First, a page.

Fortune’s Formula is mainly about the Kelly criterion. This book was recommended in Richer, Wiser, Happier. The is my third book from its recommended book list. I would like to see what be can learned from this book to apply in the stock market.
William Poundstone is an American author and columnist.
Fortune’s Formula has a prologue (The Wire Service) and 6 parts. As these 6 parts contain quite a lot of chapters, I am not going to list them here.
Part One is Entropy.
Part Two is Blackjack.
Part Three is Arbitrage.
Part Four is St. Petersburg Wager.
Part Five is RICO.
Part Six is Blowing Up.
Part Seven is Signal and Noise.
Fortune’s Formula is more like a biography, rather than an investment book. It features a lot of people, either directly or indirectly involved in the stock markets, including Claude Shannon, the father of information theory, and Edward O. Thorp. It reveals the backers of Edward O. Thorp in Beat the Dealer which Thorp concealed in his book.
The main thing that is discussed in this book is the Kelly formula. According to the author, it is the best strategy for a gambler as it offers the highest compound return with no risk of going broke. It calculates the betting size for a wager. Its formula is shown below.
Kelly formula = Edge ÷ Odds
- Edge: How much you expect to win, on the average, assuming you could make this wager over and over with the same probabilities. It is a fraction because the profit is always in proportion to how much you wager, i.e. profit divided by wager. Profit is calculated by multiplying chance of winning with expected winnings and then minus the wager.
- Odds: It measures the profit if you win. For example, an odds of 8 to 1 means a winning wager receives 8 times the amount wagered plus return of the wager itself. In this case, odds is 8.
From this formula comes the Kelly criterion. The criterion says that when faced with a choice of wagers or investments, choose the one with the highest geometric mean of outcomes. This means we should choose the instrument with the highest compound return.
Louis Bachelier’s A Theory of Speculation in 1900 says that a stock price goes up only when it does better than people anticipated and goes down when it does worse than predicted. Stock prices are more volatile than corporate earnings. Thus, investing solely in stocks involves large dips in wealth periodically. Nonetheless, the value of a financial gain (or loss) depends on the wealth of the person it affects.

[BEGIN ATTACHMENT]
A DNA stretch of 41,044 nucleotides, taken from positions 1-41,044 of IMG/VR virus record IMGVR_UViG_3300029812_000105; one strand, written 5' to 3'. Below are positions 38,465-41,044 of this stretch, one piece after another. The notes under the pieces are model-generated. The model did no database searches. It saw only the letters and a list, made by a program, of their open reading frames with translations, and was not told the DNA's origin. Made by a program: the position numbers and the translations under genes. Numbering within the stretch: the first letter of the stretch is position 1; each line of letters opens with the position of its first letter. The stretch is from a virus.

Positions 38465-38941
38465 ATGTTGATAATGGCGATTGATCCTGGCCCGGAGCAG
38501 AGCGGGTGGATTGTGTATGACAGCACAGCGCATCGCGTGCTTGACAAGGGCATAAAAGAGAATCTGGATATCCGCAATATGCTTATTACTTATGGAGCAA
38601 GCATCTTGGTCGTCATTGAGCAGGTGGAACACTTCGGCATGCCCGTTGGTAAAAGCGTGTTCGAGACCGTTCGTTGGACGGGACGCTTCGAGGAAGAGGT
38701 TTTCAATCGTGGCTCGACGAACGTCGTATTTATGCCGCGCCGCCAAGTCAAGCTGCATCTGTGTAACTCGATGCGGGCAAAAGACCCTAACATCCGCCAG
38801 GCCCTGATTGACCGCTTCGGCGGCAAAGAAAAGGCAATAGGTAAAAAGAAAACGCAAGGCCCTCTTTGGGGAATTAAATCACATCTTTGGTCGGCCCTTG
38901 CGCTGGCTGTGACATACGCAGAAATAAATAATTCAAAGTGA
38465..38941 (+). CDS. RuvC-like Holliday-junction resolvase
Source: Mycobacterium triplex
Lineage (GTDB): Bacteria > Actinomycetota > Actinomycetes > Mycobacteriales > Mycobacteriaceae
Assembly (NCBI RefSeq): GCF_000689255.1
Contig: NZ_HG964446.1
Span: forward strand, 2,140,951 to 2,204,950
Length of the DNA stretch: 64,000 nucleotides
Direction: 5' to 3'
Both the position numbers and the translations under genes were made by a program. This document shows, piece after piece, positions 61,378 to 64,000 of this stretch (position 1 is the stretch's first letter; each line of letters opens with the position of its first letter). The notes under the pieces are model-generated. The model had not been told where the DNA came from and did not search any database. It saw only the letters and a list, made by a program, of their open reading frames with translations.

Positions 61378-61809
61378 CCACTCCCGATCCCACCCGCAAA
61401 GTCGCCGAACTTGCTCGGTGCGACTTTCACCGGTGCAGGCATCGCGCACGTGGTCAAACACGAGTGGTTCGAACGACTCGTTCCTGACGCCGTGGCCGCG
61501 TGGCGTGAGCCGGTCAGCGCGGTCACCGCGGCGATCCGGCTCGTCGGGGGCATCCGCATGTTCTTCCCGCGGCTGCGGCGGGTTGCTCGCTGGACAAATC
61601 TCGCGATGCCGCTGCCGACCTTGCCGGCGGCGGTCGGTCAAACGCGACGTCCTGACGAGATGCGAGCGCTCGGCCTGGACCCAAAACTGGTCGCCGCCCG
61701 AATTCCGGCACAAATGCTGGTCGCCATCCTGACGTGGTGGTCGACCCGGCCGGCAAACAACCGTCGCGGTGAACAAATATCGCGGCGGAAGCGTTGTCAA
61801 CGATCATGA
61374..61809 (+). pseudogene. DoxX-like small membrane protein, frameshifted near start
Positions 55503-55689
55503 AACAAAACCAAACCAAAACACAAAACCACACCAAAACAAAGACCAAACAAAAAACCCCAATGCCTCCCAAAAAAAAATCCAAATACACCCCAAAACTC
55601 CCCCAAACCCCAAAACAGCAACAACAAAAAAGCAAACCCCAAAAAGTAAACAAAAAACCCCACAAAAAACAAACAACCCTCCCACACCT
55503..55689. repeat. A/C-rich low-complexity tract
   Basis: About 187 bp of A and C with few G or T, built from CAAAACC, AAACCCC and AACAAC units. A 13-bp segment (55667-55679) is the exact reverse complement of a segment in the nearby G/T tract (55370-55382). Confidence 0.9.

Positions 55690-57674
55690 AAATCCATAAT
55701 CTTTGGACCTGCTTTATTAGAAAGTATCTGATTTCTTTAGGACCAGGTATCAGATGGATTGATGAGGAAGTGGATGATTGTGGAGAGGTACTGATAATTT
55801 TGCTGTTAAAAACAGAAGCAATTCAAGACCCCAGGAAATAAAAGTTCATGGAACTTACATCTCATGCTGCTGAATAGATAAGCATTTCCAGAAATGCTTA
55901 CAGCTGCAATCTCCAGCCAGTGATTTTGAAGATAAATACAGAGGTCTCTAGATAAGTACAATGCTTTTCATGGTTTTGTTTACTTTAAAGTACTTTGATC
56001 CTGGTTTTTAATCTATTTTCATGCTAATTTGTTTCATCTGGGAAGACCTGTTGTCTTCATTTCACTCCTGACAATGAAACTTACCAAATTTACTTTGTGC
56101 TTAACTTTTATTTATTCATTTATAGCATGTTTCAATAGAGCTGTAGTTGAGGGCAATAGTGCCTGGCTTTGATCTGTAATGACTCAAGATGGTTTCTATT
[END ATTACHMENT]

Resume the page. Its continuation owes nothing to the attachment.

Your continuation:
Fortune’s Formula is easy to read but you need to spend some brainpower to understand its contents. I think this book title is based on a paper presented by Thorp in 1961. From this book, I see clearly that different fields might come together to create new path in another field. The author is a gifted writer, the epilogue is interesting enough to lure people to learn more about the gambling system and the interest is sustained through his storytelling.
To beat the market, a trader must have an edge, a more accurate view of what bets on stocks are really worth. Furthermore, successful trader must worry about other people copying his trades. I would like to try Shannon’s proposed method of investment. It involves the implementation of a half-half split between a high volatility instrument and cash, then rebalance daily. To do this, I have to find a zero-commission broker first and it would be a US broker. I wonder if this would produce a good result.
One-sentence summary for Fortune’s Formula: Out of all the instruments worth investing, choose the one with the highest compound rate of return.
- Life is a gamble.
- The sad fact is, almost everyone who gambles goes broke in the long run.
- Expectation is a statistical fiction, like having 2.5 children.
- In the real world, nothing is a sure thing.
- The point of any average is to simplify life.
Interested in Fortune’s Formula?
You may get the book from through the link below*.
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